Skip to main content


When putting together a human resources (HR) resume, certain guidelines will help you write and design a resume that will highlight your greatest talents and accomplishments. They’ll also give your resume more of a chance to be seen by a hiring manager – which is the ultimate goal of a resume!

Eliminate summaries and statements of objectives

At one time, it was considered good practice to start a resume with a summary of your qualifications or a statement of objectives. (After your name, contact information, and LinkedIn profile, of course.) But now, to be up-to-date, resumes should start with a headline that announces who you are professionally.

This could be your current title if you’re looking for the same focus in a new position, such as “Personnel Manager.” If you’re looking more broadly, it should be a more general headline that highlights your experience and qualifications, but covers more than one job title, such as “Human Resources Specialist.”

The headline should be followed by 3-4 short bullets specifying your achievements.

Highlight the keywords

If the job description asks for a benefits specialist who can multi-task, make sure that “benefits specialist” and “multi-task” are in your resume.

The reason they should match exactly is, that almost all resumes are scanned by an applicant tracking system (ATS) before any human being sees them. If they don’t have the keywords, they’ll be kicked out of the system and never land on anyone’s desk whether from human resources or the hiring department.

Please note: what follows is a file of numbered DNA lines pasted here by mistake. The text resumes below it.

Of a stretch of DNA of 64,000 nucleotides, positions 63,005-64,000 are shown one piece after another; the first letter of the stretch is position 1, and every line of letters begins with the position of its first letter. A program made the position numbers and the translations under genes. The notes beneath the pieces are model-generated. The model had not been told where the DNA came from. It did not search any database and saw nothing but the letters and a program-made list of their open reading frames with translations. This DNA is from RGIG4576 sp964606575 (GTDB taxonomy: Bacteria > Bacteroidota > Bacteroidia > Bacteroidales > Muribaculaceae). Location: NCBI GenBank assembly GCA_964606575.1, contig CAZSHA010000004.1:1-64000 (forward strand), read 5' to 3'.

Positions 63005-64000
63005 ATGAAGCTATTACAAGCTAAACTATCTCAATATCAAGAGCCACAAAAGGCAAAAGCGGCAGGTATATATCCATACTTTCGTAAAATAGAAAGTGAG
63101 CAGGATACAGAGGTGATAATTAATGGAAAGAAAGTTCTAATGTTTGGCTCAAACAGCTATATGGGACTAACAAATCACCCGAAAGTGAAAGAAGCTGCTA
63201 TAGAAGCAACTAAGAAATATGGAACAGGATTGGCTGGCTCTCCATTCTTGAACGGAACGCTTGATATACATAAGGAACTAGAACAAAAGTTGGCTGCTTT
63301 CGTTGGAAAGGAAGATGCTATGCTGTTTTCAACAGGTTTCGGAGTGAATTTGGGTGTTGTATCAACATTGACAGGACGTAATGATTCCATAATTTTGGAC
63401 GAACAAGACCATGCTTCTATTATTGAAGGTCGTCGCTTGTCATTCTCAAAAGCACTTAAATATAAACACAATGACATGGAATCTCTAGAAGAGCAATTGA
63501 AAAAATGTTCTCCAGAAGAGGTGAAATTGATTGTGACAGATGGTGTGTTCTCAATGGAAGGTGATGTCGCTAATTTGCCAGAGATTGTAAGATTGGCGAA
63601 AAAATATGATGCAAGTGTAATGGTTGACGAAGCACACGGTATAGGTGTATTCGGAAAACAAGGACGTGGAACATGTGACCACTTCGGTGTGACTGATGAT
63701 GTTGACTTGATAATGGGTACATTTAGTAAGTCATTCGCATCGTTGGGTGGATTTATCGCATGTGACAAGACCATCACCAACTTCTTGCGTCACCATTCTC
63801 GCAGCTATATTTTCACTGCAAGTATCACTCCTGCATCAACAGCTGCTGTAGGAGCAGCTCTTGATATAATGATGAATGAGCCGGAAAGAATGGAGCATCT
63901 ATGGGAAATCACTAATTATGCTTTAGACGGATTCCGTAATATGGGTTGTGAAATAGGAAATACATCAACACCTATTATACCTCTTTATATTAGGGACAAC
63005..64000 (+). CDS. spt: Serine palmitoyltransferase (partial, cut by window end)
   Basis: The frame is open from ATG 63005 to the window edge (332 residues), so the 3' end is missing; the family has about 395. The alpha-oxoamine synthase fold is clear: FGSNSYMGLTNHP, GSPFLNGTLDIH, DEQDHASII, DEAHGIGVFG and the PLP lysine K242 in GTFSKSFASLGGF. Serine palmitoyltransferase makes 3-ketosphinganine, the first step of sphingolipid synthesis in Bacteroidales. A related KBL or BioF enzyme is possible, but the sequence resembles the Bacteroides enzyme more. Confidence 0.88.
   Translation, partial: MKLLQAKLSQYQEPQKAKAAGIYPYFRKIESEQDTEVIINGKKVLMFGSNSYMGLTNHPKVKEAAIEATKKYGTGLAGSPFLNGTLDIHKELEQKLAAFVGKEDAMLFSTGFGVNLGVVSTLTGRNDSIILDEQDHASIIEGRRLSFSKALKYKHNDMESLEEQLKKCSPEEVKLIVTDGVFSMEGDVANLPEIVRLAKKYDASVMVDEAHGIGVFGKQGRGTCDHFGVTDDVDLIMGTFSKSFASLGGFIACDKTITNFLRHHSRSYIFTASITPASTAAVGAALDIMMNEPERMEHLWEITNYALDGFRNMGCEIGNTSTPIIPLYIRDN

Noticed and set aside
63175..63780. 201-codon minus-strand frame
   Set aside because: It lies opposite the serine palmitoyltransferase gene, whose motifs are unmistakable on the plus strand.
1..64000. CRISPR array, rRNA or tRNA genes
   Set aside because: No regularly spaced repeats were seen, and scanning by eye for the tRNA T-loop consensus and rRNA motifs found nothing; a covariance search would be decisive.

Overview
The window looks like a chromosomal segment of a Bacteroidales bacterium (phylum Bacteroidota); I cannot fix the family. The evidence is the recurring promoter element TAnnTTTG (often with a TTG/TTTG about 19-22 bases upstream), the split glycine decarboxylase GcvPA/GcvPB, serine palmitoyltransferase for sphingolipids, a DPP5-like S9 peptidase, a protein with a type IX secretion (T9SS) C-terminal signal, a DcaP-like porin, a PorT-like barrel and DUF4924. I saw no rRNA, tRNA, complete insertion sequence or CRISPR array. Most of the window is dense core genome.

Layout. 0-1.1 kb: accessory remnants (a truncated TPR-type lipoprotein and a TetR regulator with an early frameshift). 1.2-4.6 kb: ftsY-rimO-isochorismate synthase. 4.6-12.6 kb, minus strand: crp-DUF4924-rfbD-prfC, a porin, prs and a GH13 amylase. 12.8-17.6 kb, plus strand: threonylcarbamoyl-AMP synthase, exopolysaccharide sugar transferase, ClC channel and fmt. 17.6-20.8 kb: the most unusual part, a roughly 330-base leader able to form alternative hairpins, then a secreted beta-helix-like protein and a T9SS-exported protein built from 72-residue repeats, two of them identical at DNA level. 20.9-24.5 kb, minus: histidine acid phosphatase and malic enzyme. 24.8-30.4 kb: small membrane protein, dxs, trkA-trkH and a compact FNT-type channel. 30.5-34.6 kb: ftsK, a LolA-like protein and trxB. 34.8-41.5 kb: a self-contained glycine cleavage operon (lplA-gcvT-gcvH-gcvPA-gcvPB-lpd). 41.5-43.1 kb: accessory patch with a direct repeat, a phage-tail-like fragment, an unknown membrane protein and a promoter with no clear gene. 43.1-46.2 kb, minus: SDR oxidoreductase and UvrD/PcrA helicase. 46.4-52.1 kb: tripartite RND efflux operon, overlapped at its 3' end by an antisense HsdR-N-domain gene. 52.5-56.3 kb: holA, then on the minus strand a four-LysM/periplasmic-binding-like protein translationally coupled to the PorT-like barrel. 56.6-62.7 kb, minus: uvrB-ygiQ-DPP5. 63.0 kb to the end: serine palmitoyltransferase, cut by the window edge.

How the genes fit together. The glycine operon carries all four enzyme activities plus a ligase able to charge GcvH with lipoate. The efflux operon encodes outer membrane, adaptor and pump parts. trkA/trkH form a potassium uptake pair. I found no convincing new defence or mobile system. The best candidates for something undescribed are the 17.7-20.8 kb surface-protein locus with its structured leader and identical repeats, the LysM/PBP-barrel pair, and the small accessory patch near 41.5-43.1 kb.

Design and prepare with the ATS and people in mind

The ATS will not be able to read, or might kick out anything unusual in the design of the resume. This includes images and unusual fonts. Use a standard font, such as Times New Roman or Arial. Never include images or pictures.

In terms of preparation, make sure that everything is spelled correctly, for two reasons. First, the ATS might not be able to understand a misspelled word. And you know what it does with things it doesn’t understand! (Gets rid of them.)

Second, typographical errors make a resume seem very careless. People seeing it are going to assume you are careless…and will be careless in your performance on the job. Poor spelling can kill your chances of an interview. Make sure your resume is as careful and planned as your work performance is.

Looking for a new job? Give us a call today.